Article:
When I look at sexual assault numbers – cases reported and the proportion that lead to charges – I am always reminded of a favourite Seinfeld episode about a car rental reservation that did not produce a car. Seinfeld says to the clerk, “You know how to take a reservation. You just don’t know how to hold the reservation. And that’s really the most important part of the reservation, the holding. Anyone can just take them.”
In 2010, queried about the fact Saint John had the second highest rate of sexual assaults reported to police, a Saint John police Inspector said he was “absolutely proud of that number being high.” He was probably even prouder the next year when Saint John had the highest rate of reported sexual assaults of the 100 municipalities considered across Canada.
So the police know how to take a complaint. Do they know what to do with that complaint?
Saint John has had a high rate of sexual assaults for decades. Don’t go crediting new victim support programs or improved police training or recent attitude shifts. The reported rates have been high for longer than that. Saint John has also historically had a low rate of charges being laid following those reports of sexual assaults.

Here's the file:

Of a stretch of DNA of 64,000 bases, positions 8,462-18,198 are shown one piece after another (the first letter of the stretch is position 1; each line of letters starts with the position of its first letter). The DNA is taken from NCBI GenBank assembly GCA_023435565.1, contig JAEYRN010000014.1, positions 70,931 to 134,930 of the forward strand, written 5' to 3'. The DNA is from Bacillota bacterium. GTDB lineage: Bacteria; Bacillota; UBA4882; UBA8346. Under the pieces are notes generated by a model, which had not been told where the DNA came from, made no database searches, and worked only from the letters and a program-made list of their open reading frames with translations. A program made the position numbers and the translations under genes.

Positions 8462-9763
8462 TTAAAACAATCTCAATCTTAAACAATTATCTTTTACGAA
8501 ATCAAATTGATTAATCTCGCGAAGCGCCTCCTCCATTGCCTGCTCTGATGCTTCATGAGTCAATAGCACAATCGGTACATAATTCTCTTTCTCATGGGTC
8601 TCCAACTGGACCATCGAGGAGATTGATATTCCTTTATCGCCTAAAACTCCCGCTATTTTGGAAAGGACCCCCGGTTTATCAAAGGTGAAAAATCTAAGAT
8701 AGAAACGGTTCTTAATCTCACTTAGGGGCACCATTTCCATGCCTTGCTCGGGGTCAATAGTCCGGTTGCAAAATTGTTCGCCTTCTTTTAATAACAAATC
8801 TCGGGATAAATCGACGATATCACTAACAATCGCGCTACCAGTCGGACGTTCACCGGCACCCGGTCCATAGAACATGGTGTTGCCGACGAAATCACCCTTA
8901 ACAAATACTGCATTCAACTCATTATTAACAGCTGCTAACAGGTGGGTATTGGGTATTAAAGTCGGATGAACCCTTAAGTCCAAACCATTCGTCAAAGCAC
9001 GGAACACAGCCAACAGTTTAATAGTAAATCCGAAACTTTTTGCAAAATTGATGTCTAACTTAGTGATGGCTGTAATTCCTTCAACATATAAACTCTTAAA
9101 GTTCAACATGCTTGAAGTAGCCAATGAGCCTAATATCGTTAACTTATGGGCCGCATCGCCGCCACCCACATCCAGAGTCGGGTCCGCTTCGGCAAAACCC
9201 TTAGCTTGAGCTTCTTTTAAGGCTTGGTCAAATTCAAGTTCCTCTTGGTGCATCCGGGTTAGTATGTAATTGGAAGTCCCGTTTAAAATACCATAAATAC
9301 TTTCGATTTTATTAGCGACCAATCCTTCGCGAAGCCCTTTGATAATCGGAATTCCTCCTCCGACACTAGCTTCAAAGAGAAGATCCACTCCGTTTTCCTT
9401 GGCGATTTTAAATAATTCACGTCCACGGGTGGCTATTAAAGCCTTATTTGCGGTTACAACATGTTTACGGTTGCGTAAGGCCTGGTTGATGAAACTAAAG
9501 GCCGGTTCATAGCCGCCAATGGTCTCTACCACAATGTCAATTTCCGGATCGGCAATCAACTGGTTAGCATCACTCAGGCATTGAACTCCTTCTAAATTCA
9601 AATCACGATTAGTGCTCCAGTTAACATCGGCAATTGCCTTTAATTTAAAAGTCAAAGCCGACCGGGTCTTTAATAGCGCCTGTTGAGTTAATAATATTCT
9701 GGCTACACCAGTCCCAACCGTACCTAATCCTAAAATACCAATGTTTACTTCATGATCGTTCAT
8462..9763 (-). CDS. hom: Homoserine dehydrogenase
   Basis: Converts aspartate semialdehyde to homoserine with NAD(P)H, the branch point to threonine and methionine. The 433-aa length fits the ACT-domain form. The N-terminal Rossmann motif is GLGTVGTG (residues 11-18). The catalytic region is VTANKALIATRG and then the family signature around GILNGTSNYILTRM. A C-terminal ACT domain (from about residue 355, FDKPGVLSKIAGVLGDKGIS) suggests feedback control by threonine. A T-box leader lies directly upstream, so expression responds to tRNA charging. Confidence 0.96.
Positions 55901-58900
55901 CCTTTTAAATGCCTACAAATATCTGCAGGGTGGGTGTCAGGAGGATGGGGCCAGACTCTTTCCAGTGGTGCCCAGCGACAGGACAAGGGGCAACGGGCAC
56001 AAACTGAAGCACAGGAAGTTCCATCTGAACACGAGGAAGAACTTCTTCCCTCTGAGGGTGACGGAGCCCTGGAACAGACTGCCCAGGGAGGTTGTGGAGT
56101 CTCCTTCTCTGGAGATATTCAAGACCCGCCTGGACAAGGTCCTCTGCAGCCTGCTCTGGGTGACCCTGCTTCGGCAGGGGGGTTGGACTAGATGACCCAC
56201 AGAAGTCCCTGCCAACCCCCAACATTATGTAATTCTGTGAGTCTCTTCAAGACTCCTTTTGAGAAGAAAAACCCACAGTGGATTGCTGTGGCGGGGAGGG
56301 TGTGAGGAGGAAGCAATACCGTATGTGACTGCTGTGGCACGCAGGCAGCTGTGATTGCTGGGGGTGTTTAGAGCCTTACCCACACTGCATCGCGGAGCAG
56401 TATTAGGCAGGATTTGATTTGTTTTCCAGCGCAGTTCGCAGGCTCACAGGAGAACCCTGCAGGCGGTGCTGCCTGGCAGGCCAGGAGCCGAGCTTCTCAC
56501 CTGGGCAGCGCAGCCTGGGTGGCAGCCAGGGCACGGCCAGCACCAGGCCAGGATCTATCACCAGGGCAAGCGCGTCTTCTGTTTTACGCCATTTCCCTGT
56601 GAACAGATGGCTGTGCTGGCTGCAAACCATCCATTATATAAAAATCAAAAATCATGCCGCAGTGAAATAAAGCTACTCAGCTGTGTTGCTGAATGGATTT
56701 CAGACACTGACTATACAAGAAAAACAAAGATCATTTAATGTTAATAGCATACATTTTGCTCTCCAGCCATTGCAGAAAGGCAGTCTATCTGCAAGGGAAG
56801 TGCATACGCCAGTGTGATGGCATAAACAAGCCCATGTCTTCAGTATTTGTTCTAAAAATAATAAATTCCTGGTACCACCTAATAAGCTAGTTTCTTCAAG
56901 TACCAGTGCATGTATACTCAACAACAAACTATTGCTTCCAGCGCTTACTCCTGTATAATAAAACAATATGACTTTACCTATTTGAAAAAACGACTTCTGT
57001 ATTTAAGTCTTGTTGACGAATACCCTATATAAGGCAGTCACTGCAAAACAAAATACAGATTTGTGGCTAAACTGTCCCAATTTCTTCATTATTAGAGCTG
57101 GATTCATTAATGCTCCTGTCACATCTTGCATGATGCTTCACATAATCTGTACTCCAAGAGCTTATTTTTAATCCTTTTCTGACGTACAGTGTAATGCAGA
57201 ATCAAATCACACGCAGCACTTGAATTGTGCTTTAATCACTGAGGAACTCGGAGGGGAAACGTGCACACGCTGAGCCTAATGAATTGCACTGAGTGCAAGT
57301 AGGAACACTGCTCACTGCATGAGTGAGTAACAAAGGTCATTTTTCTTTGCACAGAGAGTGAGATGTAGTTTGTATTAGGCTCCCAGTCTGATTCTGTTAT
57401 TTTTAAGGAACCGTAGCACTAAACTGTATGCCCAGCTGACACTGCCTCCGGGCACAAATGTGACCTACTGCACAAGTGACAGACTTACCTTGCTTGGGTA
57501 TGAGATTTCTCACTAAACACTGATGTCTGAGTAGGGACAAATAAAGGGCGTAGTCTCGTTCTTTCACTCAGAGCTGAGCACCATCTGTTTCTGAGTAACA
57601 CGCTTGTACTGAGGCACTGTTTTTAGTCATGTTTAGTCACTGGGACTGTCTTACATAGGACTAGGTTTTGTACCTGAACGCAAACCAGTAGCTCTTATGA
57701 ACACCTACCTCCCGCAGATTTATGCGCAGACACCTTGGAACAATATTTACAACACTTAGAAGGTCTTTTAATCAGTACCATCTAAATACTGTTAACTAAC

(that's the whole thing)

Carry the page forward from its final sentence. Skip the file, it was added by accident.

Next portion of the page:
From the late 1980s to 2012, New Brunswick’s rate of reported sexual assaults was higher than the Canadian average *
Now, thanks to some good journalism by the Globe and Mail, we find out that while nationally 19% of reports of sexual assault were determined to be “unfounded” (2010-2014) – dramatically more than for other types of crime, New Brunswick’s rate is 32%**. That’s partly due to Saint John which had a 51% rate of “unfounded” reports. Fredericton police have a 16% rate. Codiac RCMP, 33%. Go figure.
Unfounded means the investigating officer does not believe a crime occurred.
Might some of those officers’ beliefs be unfounded?
Are New Brunswickers who report sexual assault less credible than other Canadians?
Why would people who walk into the Saint John police station to report a sexual assault be more likely to be making up the story, given all that we know that discourages people from reporting sexual assaults?
Why do police not clear the charges using the other checkboxes: “not enough evidence” “complainant doesn’t want to proceed with charges”? Is there some bureaucratic benefit to clearing it as “unfounded”? Once they are “unfounded”, no one counts them as unsolved. The Globe states: “Inflated unfounded rates create the impression that police receive fewer complaints of sexual assault than they actually do. In turn, that gives the appearance that more complaints lead to an arrest.”
So I ask the proud police inspector, why are Saint John sexual assault victims so keen to report if little happens after they lay complaints? Or are you just proud police know how to take a complaint? Anyone can just take them.
* Statistics Canada, Canadian Centre for Justice Statistics; CANSIM table 252-0051. These statistics were publicized and denounced by the New Brunswick Advisory Council on the Status of Women in the Status Report it published from early 1990s to 2011 when the Council was abolished by the provincial government. The government then pledged it would continue to publish the Status Report. It has not been published since 2014